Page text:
But with next week's Miniatura fast approaching, I wonder whether he will still "get it" when he sees my shopping list.....


Tuesday, 16 April 2013

The Benders are back!

If you look up "Benders" on the internet you will find a disposable cup company who are unnaturally excited about the latest technology in insulated paper cups,  a not very good jazz band from Sydney who lasted for two whole years in the 1980's therefore suggesting they weren't very, er, jazzy... and a bunch of Battersea plumbers with a perspicacious take on their company name who drive from leak to leak in bubblegum pink vans.

And best of all, a family (like mine) of serial killers (not like mine) from Kansas called the "Bloody Benders", who owned an inn and a store in the 1800's, and who liked to knock off their paying guests and pop them under the floorboards never to be seen again.

Looking suspiciously like they have been on a "bender" of their own, the Bender tribe arrive at the Mini House,  to be met by the other members of the Bender Family who now inhabit No 1 Heatherside Corner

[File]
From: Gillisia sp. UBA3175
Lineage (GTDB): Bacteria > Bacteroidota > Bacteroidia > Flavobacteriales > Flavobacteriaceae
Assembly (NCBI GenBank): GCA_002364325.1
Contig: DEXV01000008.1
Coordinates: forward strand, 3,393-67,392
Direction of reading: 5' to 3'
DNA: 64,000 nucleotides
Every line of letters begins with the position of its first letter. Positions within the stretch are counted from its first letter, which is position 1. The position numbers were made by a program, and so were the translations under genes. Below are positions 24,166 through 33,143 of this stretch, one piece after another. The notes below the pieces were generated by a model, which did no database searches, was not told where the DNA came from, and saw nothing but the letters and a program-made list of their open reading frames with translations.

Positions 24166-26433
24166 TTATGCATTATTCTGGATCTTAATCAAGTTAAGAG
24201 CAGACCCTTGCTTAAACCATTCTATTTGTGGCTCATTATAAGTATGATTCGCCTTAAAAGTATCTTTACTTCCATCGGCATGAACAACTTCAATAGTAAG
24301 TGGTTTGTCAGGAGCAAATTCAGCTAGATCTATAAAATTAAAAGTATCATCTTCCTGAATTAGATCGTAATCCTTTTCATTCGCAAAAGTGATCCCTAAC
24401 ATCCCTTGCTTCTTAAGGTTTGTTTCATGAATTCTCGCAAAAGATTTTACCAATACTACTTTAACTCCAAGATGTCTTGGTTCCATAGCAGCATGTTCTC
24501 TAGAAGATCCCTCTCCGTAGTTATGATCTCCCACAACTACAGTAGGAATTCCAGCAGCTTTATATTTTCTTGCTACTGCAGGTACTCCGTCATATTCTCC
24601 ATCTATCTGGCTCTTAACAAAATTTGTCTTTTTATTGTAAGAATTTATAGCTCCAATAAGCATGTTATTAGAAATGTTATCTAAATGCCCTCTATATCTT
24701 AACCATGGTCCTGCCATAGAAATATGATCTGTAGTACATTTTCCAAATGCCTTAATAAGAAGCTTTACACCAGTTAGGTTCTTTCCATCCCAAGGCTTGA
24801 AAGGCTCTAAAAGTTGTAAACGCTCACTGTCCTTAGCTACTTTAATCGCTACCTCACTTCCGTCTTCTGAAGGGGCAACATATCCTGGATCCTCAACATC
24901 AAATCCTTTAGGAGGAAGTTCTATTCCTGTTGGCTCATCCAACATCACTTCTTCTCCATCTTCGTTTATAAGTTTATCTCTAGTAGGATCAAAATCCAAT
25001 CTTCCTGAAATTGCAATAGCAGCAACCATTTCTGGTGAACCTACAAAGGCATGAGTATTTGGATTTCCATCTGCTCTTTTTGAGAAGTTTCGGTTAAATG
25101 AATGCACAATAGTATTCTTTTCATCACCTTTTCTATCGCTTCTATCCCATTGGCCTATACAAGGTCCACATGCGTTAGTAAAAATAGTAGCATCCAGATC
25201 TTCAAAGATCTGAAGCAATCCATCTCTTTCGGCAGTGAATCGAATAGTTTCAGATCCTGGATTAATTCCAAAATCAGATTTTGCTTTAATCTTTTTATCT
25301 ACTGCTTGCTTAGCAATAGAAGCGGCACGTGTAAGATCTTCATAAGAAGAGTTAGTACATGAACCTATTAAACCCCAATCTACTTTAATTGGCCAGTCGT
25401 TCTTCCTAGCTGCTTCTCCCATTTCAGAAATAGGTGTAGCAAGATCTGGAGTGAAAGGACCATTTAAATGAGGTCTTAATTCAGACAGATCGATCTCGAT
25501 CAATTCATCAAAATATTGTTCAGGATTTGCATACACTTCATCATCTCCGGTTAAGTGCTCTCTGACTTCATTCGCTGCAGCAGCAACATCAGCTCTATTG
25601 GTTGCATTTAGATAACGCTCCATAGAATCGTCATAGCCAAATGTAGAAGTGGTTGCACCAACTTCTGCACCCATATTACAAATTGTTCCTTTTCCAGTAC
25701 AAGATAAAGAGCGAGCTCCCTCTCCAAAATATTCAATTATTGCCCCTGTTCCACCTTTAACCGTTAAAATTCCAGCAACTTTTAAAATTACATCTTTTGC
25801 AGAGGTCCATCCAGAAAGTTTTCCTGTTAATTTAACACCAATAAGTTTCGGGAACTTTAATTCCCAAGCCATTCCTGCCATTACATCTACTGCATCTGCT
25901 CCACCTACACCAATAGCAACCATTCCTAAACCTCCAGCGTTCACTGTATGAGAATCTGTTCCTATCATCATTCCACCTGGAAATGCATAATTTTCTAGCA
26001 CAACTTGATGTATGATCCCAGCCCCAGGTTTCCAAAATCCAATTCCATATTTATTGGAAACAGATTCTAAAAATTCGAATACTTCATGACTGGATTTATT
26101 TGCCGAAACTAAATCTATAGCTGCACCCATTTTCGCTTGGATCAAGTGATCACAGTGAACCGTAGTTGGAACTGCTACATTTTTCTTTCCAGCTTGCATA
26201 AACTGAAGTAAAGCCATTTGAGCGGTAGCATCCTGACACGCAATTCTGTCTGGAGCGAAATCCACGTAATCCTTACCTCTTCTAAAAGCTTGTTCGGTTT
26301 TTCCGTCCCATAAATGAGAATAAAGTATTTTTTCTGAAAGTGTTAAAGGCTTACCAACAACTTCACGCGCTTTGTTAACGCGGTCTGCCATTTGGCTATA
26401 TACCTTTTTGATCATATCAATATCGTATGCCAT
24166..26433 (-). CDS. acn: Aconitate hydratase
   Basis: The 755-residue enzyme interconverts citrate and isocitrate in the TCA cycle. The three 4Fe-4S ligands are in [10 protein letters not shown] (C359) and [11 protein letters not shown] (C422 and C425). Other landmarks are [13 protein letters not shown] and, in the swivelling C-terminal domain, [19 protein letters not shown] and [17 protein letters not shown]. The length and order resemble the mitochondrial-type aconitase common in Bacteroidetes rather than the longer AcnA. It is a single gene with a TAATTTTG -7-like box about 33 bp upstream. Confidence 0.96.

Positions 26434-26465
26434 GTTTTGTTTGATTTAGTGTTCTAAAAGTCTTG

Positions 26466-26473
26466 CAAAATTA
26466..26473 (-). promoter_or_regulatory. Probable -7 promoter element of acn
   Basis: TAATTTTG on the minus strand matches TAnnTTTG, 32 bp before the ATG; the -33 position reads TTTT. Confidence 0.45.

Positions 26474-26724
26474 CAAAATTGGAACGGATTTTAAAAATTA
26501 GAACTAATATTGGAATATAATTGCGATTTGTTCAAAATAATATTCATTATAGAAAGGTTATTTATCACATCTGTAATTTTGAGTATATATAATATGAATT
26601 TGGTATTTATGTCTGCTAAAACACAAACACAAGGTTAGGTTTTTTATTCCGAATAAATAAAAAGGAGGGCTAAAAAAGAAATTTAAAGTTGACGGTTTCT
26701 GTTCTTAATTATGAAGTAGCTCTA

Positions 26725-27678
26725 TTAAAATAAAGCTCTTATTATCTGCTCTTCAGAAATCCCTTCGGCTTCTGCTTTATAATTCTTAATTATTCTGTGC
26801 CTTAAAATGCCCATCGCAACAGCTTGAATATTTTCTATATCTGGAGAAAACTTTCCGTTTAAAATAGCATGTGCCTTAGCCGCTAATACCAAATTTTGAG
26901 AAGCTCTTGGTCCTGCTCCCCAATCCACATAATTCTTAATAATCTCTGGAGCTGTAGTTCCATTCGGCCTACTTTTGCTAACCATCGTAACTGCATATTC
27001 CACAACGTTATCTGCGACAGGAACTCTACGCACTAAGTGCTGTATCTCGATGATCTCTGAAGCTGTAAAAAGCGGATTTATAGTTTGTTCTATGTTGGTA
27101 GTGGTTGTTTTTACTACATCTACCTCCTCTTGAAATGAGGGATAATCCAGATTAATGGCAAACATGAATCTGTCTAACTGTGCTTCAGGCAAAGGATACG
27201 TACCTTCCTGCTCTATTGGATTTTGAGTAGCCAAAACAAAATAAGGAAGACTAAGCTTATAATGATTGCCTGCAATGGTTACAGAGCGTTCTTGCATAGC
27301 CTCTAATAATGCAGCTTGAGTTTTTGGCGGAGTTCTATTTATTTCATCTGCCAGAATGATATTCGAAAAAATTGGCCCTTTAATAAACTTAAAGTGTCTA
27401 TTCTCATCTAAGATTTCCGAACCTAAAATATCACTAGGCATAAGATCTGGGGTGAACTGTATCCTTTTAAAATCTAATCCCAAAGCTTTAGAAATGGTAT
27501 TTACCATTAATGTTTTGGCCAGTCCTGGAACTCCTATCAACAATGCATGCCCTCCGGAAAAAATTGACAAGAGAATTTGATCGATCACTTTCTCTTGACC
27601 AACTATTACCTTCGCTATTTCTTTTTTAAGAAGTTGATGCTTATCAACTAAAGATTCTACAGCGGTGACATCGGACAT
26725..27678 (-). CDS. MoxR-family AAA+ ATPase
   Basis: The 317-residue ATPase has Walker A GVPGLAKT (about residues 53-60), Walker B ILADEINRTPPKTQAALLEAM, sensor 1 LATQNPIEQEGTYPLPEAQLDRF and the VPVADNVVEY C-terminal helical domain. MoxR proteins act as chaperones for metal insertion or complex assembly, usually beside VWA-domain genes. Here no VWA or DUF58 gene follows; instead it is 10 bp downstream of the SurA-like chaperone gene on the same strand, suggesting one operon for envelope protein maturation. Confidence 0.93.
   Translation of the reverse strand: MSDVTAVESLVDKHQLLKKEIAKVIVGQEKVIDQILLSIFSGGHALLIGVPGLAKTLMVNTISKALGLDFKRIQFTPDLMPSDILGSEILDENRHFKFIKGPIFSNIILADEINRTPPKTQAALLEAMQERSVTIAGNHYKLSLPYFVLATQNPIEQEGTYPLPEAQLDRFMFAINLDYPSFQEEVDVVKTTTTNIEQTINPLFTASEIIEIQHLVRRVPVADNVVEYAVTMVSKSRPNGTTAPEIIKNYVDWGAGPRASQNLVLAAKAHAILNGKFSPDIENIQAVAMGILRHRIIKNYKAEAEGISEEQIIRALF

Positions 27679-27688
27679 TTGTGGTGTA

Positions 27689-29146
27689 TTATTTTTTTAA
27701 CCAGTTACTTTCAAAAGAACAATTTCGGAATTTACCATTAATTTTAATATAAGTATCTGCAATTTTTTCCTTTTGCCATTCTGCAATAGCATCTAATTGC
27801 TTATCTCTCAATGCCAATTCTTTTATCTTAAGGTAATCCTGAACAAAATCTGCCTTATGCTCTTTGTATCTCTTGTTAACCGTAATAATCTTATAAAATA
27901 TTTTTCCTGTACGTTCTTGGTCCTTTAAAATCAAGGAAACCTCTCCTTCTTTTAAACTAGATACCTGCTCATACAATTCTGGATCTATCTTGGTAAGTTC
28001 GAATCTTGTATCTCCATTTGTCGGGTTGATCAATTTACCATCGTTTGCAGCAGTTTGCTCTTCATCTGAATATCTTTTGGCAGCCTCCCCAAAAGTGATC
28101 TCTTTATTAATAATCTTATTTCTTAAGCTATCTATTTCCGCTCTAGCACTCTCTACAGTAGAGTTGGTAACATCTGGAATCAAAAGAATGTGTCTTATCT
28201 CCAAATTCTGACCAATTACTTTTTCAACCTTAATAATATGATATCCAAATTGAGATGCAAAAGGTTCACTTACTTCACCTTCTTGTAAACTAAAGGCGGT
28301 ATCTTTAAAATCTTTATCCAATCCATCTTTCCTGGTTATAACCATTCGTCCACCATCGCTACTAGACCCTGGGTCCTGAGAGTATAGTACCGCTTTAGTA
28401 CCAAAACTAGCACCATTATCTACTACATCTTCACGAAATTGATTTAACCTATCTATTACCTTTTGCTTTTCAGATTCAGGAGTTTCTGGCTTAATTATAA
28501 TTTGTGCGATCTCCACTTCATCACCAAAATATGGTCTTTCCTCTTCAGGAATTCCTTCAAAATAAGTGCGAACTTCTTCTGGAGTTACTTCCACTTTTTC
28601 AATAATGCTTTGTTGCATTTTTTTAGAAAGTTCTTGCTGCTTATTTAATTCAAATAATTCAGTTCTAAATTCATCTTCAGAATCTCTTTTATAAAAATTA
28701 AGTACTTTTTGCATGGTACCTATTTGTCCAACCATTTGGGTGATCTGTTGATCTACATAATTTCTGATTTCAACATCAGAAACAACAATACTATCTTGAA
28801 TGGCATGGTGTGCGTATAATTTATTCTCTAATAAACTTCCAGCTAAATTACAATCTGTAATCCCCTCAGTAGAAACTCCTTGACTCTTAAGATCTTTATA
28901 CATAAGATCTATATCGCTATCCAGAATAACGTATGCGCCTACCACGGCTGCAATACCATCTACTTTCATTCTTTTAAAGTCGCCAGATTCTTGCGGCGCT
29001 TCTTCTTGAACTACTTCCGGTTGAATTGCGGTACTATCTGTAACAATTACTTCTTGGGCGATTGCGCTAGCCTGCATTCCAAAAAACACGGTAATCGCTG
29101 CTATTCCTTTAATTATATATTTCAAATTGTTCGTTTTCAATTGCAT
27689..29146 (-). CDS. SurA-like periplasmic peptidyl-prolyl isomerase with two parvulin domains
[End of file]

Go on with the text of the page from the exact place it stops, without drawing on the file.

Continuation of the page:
All this rather puts my own small family of Benders in the shade somewhat.

For those of you who didn't know, once I had started finding my childhood dolls house toys on the internet, I got a wee bit carried away. Not content with purchasing a Mrs Bender, I  went on to buy a Mr Bender, and literally as I was paying for him, my friend Diane spotted a whole family of Benders, exactly as mine had been, and so, you've guessed it, they were reeled in too.

It's more to do with seeing them again after all this time, as I have no real plans to install them in the Mini House (but don't tell them that).

None of them have done anything that I know of, of any note, in the 37 years they have been away. But that is of little or no consequence, as they are back where they belong.

It's good to see them again after all this time, even if they do look a little worse for wear. But that could be said of me these days too, so I can't hold that against them.

And I, at least, did not suffer having my feet repeatedly chewed, nor had my legs gleefully bent the wrong way so many times that eventually the wire popped out of the back of them.

So realistically, I had expected them to bear all the scars of rubber people who had been played with for several decades, by small enthusiastic children who have no concept of the polite way to play with folk smaller than you.

But I have to admit it did come of something of a surprise to find that Tommy and Sally Bender, the smallest members of the family, whom I spent my formative years bending into funny shapes,  now bear an uncanny resemblance to two people I rather admire as an adult, art critic Brian Sewell and comedienne Sandi Toksvig.

Oh God, does this mean that I have finally grown up? I do hope not....

"Sandi" and "Brian" sit on the stoop of the Mini House..... Seriously, Google them and tell me I'm wrong!